Two potential explanations may account for this gender pattern. Firstly, as widely documented, pervasive social norms and stereotypes often represent a barrier to women and girls studying STEM subjects and entering STEM occupations, leading to the significant underrepresentation of women in such fields. This might suggest that women who do choose to study STEM subjects and work in STEM occupations have greater interest in and passion for STEM issues than their male counterparts who did not have to overcome such barriers. Consequently, women MPs with STEM backgrounds may simply have entered Parliament with a greater interest in STEM issues than men with STEM backgrounds. A second potential explanation revolves around differences in the types of STEM background held by men and women and how these align with policy agendas. The majority of STEM PMBs (38 out of 58) proposed in the period studied related to life sciences, most notably healthcare policy; women MPs in our sample are more likely to have a background in life sciences (and especially healthcare) than male MPs. Whilst 13% of women MPs in the sample worked in an occupation related to life sciences and 11% studied life sciences subjects, the equivalent figure for men is 3% on both counts. Consequently, it is likely that having a STEM background has a greater effect on prioritising STEM issues among women MPs because they are more likely to have a background in the life sciences issues which predominate on the policy agenda.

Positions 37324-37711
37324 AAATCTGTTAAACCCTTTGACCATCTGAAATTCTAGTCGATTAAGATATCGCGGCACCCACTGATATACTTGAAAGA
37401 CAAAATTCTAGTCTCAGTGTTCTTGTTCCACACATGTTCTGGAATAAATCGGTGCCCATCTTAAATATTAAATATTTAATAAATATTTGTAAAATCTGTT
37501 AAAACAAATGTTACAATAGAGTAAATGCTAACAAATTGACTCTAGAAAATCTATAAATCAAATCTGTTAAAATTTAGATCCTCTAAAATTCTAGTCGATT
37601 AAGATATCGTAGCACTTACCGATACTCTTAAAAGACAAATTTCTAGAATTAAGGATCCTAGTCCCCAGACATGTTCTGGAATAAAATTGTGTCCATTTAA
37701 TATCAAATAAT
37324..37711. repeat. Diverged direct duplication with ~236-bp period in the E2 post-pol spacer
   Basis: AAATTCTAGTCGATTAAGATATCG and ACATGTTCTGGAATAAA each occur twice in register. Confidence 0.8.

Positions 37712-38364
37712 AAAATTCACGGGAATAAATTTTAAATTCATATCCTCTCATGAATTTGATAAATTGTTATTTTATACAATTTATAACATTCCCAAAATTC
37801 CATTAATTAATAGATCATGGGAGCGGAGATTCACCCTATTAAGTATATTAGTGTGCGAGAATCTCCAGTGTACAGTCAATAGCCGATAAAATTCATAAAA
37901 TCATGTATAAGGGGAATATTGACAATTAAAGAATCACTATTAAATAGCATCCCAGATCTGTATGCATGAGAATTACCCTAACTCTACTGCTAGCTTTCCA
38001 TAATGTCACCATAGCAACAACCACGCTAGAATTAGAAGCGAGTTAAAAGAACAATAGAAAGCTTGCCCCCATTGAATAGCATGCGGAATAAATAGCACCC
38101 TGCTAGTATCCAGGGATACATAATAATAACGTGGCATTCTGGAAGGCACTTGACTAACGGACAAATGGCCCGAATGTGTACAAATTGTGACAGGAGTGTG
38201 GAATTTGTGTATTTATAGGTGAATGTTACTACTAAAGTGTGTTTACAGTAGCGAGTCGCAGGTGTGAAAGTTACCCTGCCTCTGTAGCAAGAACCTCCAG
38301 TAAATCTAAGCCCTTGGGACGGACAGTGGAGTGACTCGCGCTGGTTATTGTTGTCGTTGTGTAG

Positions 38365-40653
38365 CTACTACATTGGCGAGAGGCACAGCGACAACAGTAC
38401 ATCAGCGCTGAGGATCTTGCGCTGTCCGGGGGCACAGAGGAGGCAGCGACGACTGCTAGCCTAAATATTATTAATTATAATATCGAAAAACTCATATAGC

Overall, we can conclude that in prioritising different issues, STEM MPs think differently to other MPs. In providing a balance of educational and occupational experiences which is more representative of the country at large, the election of more STEM MPs may therefore improve the cognitive diversity of the UK Parliament and associated policy outcomes.

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Note: the above draws on the authors’ published work in British Politics.

About the Authors

Joshua Myers is a postgraduate student in the Department of Geography at University College London.

Hilde Coffé is Professor in the Department of Politics, Languages and International Studies at the University of Bath.

 

Photo by Fakurian Design on Unsplash.

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LSE British Politics and Policy

All articles posted on this blog give the views of the author(s), and not the position of LSE British Politics and Policy, nor of the London School of Economics and Political Science.

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This work by British Politics and Policy at LSE is licensed under a Creative Commons Attribution-NonCommercial-NoDerivs 3.0 Unported.